I have been grappling with and going back and forth to reach a state of clarity on books committed to tackling misrepresentations. Case in point: S. K. Ali, author, recently tweeted about the book launch of Once Upon an Eid, a collection of short stories by numerous Muslim writers showcasing the celebration of Eid. Included in the tweet is a commitment to tackle misrepresentations about Muslim communities. It brought to mind the story of the Prophet (SAWS) and his Companion, Abdullah Ibn Umm Maktoom, who was blind. The latter approached the Prophet (SAWS) to ask him to teach him something of the Qur’an, but the Prophet (SAWS) was preoccupied with delivering da’wah to the wealthy non-Muslim tribe of Quraysh and, thus, first ignored him and, when Abdullah Ibn Umm Maktoom persisted, expressed displeasure which the blind man could not see. Verses in the Qur’an were revealed which reprimanded Prophet Muhammad (SAWS) for this as his priority should have been first allocated to those already part of the faith. So, firstly, of course, the nature of Eid, how we celebrate it and what it means to us is an important message to relay to white and non-Muslim audiences just like how we need to give daw’ah to non-Muslims. Secondly, given that misrepresentations harm us and can cost our lives – The Independent reported that Islamophobic incidents rose by 375% after Boris Johnson compared Muslim women to “letterboxes” -, we are left with no choice, but to engage in defensive identity politics because, to reiterate, it directly threatens our lives; it’s an act of self-defence. Lastly, it should be about us too. Those of us who are already Muslims. It’s for those of us who have fasted in the month of Ramadan and celebrate Eid. More importantly, it should hopefully bring us closer to Allah (SWT), and the focal point shouldn’t always be about how we are viewed by white people, but how we are viewed by our Creator, our Lord. That’s what we were made for, weren’t we? To worship Allah (SWT). So, when you’re out doing your sales pitches to increase business and attract new clients, don’t forget your existing ones too.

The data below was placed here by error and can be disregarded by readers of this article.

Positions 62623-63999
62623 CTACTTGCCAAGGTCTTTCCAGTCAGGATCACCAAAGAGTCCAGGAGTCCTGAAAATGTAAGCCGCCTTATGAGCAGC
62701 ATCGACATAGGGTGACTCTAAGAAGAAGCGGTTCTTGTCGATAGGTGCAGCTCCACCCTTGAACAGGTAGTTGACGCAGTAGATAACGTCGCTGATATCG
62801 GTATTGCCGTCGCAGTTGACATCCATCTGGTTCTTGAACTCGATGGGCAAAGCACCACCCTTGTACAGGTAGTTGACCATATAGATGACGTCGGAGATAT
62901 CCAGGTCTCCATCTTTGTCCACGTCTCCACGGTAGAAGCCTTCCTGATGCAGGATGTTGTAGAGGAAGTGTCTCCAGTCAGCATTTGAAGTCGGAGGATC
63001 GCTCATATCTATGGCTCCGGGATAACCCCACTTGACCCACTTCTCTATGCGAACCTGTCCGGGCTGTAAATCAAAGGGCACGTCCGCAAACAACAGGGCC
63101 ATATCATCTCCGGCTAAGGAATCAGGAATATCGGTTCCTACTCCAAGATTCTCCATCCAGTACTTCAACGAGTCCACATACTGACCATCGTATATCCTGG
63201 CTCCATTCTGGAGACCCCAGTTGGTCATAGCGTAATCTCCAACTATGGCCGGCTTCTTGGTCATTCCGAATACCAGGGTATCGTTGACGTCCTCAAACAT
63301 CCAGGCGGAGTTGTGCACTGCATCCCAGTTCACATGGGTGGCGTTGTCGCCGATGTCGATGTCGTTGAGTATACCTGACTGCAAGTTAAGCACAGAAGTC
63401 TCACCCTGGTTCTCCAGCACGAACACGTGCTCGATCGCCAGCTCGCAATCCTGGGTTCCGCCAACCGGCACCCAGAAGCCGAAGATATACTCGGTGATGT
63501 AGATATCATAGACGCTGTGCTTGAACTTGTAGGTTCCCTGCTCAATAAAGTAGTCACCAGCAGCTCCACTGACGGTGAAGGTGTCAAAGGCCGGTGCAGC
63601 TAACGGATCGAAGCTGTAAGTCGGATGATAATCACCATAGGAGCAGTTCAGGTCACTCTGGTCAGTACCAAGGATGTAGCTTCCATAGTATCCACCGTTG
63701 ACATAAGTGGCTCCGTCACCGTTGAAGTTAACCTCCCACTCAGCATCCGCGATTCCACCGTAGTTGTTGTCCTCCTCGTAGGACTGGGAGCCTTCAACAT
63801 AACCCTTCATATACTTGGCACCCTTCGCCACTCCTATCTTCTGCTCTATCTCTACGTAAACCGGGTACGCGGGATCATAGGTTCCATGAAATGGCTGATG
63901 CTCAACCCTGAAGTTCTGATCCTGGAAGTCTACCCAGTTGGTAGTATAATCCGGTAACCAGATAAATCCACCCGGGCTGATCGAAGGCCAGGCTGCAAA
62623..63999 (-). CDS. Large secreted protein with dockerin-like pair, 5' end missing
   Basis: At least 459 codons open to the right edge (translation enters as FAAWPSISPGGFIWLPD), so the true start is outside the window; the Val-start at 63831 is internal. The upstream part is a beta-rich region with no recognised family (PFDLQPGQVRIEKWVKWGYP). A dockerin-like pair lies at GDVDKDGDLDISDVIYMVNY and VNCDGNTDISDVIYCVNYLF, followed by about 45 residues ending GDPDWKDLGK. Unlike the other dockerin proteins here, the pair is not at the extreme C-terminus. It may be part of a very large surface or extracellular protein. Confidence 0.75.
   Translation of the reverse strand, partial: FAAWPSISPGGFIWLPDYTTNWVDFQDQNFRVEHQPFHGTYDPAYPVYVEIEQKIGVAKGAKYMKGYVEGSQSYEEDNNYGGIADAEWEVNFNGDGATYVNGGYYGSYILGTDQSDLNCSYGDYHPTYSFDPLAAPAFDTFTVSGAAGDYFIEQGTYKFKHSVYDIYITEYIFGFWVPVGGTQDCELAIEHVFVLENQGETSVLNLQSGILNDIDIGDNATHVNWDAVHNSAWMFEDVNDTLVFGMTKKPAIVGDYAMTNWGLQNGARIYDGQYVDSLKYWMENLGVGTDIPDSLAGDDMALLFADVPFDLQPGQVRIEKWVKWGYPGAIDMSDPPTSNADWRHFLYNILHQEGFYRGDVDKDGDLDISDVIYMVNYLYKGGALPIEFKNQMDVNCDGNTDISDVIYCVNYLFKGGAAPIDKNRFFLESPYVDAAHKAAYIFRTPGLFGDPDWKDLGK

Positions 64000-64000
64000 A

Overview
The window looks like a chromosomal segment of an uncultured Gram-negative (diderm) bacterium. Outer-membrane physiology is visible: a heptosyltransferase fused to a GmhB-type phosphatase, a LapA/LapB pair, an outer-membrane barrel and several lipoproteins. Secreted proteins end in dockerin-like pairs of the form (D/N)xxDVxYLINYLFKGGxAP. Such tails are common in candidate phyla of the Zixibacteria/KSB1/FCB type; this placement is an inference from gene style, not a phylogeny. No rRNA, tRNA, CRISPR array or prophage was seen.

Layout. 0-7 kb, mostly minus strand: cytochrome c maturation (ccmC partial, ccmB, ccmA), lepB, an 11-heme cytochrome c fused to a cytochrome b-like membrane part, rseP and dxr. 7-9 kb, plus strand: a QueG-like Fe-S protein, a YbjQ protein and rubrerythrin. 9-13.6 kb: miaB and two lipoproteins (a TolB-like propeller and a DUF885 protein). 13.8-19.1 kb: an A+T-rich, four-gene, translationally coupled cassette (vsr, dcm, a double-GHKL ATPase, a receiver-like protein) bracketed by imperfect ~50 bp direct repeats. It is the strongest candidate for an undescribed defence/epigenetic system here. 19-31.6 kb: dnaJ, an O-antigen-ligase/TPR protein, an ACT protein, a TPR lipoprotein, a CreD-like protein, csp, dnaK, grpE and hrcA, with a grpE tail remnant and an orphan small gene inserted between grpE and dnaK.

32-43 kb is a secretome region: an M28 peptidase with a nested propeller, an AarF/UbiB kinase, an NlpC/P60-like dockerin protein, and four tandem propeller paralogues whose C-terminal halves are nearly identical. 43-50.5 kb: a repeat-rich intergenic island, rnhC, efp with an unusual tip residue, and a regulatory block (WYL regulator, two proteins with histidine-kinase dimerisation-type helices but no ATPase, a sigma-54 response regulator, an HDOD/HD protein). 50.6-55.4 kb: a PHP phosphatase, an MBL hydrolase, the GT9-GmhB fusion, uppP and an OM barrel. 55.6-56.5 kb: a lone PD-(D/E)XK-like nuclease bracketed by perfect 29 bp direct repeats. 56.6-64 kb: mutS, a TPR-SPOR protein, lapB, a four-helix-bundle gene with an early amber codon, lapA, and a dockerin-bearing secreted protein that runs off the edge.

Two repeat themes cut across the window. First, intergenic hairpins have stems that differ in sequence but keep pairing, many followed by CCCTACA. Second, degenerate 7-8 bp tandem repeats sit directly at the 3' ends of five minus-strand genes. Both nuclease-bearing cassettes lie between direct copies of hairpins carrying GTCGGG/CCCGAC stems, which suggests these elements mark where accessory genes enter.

Books are a starting point for greater possibilities that can potentially lead to material, tangible and beneficial changes to marginalised groups and greatly contribute towards the overall effort of unity, equality and inclusion. Books can change the world… if only our compassion and empathy is also extended to real people and not just fictional characters. You can’t only care about black people, indigenous people, POC, Muslims, Jewish people, non-binary people, LGBTQ and trans people, disabled people (with visible and invisible illnesses) and neurodivergent people in books. You have to also care about us in real life. You loved The Hate U Give? March. Protest. Amplify black voices. Don’t bombard black people with questions, asking them to teach you, just… listen and learn. You loved Ayesha at Last? Use your privilege and stand up for black, brown, Muslim and marginalised staff in your workplace when they’re discriminated against. We need an income, and we shouldn’t have to be driven away and lose it. Support Gal-Dem, #CharitySoWhite, Muslim Youth Helpline, Amaliah.com and more. There are so many ways that we can show compassion, respect and support.